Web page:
Nutrisystem Gets Real with Its Diet Ads

For decades, Nutrisystem has used celebrity endorsers from the entertainment and sports worlds to pitch its weight-control foods to Americans anxious to drop a few pounds after holiday overindulging. Not this year. As Nutrisystem heads into the diet industry's most lucrative season, the maker of prepackaged, low-calorie meals is giving endorsers such as Marie Osmond and football great Dan Marino a lower profile and using testimonials from customers instead. "These are real people. We want them to inspire others," says Chief Executive Officer Joe Redling about the several dozen customers featured in a series of commercials that began rolling out on Dec. 26.

The switch in marketing strategy comes as Nutrisystem, based in Fort Washington, Pa., tries to catch up to rivals. While both Nutrisystem and Weight Watchers International lost customers during the recession, Nutrisystem continues to lag even as the economy begins to improve. According to company reports, Weight Watchers boosted third-quarter sales by 1.9 percent; Nutrisystem sales fell 4.1 percent, and the number of new customers it attracted declined by 10 percent. Since Redling took the helm in 2007, annual revenue has slumped 32 percent, and in 2010, Nutrisystem shares fell 32 percent. "They've had a tougher time getting people to sign up," says Wedbush Securities analyst Kurt Frederick. "Trying something different is a good idea."

The new campaign marks the first time in Nutrisystem's 38-year history that it has not primarily used celebrities to pitch its meals, which are priced at $299 for a month's supply. In September, the company began seeking first-person diet anecdotes by mailing hundreds of Cisco Systems' (CSCO) Flip video cameras to clients. As for the videos they got back, says Redling, "they were real, they were heartfelt [and] sincere."

Charlotte Husser, 54, is one of several dozen customers featured in the TV commercials. "What you're hearing from me has to come from the heart; there's no script," says Husser, who says she shed 32 pounds to become a size six after eating Nutrisystem meals for five months.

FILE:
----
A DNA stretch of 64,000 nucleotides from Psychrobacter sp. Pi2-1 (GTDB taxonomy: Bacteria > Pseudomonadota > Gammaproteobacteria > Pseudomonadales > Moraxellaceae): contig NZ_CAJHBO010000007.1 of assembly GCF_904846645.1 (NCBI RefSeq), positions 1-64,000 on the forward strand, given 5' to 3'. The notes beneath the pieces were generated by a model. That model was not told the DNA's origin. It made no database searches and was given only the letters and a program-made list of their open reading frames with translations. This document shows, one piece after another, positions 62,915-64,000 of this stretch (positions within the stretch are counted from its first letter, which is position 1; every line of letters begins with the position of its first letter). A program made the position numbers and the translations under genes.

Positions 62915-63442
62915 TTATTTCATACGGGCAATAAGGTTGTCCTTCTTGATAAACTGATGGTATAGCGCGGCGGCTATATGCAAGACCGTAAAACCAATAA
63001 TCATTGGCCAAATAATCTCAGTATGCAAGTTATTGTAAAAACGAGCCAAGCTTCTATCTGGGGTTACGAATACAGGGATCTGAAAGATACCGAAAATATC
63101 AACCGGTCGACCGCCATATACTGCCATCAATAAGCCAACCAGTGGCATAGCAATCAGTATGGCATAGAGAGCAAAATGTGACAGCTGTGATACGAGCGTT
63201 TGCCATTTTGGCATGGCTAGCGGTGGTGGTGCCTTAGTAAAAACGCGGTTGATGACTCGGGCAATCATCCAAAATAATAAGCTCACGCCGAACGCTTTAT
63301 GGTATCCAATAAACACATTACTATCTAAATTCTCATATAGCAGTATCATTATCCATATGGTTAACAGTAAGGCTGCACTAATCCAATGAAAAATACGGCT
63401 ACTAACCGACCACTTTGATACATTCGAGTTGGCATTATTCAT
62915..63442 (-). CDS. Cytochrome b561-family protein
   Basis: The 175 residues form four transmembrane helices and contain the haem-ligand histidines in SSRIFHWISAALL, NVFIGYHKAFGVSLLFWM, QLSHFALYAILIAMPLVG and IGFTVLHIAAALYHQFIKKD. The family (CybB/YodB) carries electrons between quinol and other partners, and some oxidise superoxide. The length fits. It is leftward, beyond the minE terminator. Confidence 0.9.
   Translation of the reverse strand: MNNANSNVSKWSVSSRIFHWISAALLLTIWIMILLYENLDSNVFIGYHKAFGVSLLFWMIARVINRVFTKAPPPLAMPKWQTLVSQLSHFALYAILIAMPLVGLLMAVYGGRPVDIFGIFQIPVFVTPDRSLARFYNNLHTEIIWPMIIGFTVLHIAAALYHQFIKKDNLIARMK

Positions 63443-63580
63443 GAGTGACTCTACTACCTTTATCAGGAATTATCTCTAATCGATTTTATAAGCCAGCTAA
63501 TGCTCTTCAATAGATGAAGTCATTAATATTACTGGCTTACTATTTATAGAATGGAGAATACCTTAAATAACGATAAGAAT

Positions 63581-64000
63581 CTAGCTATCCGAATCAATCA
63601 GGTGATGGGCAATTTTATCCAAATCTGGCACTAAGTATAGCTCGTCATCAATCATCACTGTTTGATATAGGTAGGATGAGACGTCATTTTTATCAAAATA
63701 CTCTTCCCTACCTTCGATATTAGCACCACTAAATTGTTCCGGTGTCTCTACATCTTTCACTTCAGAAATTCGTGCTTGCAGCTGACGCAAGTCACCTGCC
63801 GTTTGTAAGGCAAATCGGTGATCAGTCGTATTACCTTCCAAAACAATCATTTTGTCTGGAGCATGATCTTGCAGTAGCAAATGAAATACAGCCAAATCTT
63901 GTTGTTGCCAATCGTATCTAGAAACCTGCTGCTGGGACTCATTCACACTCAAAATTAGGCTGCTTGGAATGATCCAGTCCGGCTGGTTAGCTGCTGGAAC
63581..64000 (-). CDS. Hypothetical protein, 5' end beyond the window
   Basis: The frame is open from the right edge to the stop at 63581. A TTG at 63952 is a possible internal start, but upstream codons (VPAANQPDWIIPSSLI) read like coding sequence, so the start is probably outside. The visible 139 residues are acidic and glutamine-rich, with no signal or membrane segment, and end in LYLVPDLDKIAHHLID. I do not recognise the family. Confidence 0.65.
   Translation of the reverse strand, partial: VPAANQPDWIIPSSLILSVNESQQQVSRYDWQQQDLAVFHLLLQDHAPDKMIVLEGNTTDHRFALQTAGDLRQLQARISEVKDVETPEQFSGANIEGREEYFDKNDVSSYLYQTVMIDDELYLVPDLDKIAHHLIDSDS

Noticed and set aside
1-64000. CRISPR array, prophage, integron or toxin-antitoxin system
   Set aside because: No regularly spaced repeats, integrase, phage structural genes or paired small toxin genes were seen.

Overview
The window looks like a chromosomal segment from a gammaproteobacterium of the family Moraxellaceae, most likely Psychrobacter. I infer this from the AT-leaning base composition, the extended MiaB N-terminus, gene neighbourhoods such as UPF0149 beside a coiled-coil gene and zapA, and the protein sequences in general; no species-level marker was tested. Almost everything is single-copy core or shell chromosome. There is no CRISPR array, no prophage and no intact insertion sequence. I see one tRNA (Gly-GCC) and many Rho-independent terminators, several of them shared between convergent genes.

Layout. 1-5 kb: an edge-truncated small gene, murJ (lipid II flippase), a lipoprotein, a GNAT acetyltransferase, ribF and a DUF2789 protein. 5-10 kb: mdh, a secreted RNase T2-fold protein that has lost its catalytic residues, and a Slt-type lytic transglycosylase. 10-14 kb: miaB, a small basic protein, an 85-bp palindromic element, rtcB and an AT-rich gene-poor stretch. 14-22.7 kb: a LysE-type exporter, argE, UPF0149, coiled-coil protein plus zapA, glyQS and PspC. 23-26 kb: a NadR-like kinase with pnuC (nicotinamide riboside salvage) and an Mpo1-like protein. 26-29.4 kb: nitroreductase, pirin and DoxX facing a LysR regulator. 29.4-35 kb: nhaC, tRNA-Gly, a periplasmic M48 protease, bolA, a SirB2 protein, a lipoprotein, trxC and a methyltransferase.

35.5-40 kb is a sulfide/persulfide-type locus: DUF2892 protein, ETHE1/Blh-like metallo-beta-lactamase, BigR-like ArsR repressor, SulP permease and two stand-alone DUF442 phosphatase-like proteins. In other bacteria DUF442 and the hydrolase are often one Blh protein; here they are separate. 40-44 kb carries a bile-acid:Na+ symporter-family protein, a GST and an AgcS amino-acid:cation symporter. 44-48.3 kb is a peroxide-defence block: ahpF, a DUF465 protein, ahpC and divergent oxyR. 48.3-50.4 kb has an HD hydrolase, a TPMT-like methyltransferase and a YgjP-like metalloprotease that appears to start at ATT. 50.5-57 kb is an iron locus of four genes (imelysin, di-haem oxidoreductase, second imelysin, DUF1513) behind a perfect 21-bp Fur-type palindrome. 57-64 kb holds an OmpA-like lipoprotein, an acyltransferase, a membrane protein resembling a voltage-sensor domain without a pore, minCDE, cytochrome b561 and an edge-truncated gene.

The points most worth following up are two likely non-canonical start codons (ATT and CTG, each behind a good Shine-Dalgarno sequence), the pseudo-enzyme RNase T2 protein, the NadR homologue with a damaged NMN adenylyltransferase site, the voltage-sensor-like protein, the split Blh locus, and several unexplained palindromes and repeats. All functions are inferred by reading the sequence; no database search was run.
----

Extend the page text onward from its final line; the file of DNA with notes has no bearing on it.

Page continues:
While Redling says his company will continue to use Osmond and Marino, celebrity endorsers are risky, says Bob Dorfman, executive creative director at Baker Street Advertising in San Francisco. "Advertisers have to be a lot more cautious about using celebrities" because their appearance and personal lives are increasingly dissected in the tabloids and on TV, he says. "It's important that they look good 100 percent of the time."

Marino, a quarterback for the Miami Dolphins from 1983 to 1999 and now a sports commentator for CBS, says he's all for using real people: "Nutrisystem wants to convey how they're helping people lose weight and how it's affecting the lives of people that are noncelebrities." Osmond, who starred on the Donny & Marie TV show in the 1970s, declined to comment.

The Campaign for Real Beauty used by Unilever to promote its Dove soap is the classic case of using regular folk in ads, says Kevin Lane Keller, a marketing professor at Dartmouth College. Dove's marketing blitz, which began in 2004 and has featured women from age 20 to 95, aims to boost the self esteem of girls by showcasing real people instead of models. Although the company won't provide numbers, Unilever spokesman David Perez says "response to our campaigns featuring real women has been overwhelmingly positive."

Keller says movie stars "may not seem as personally relevant because people don't see themselves as celebrities. That's when you'll bring in someone like a Jared," he says, referring to Subway sandwich chain spokesman Jared Fogle, who lost 245 pounds eating the restaurants' turkey and veggie subs.

Husser says Nutrisystem probably chose her for its campaign because the video she submitted showed her climbing onto her horse, nicknamed Edge. Before the diet plan, "I could not get on my horse by myself. Now, of course, I just hop right up there," says Husser, of Hammond, La. "That's pretty cool."

Nutrisystem's rivals continue to flaunt famous faces during New Year's resolution season. Actresses Valerie Bertinelli and Sara Rue appear in commercials and blog about dieting for Jenny Craig, owned by Nestlé. And Weight Watchers' website features a slimmed-down Jennifer Hudson, the actress and singer who found fame on TV's American Idol. Visitors can read about Hudson's seven-day meal plan. The Academy Award winner shared her Weight Watchers success story with millions of viewers before performing a new song on Dec. 31 on ABC's Dick Clark's New Year's Rockin' Eve 2011. Weight Watchers spokeswoman Nisha Chhabra says the appearance was a paid promotion and the song's lyrics contain Weight Watchers current tag line, "It's a new day."

Expect plenty more such testimonials in the coming weeks, a time when many consumers traditionally vow to reverse holiday weight gain. For weight-loss companies, explains Janney Montgomery Scott analyst Mitchell Pinheiro, "it's all about being on television and in front of customers in the first quarter, especially in January."

The bottom line: Struggling Nutrisystem is using real customers, rather than celebrities, in commercials airing during the peak post-holiday season.

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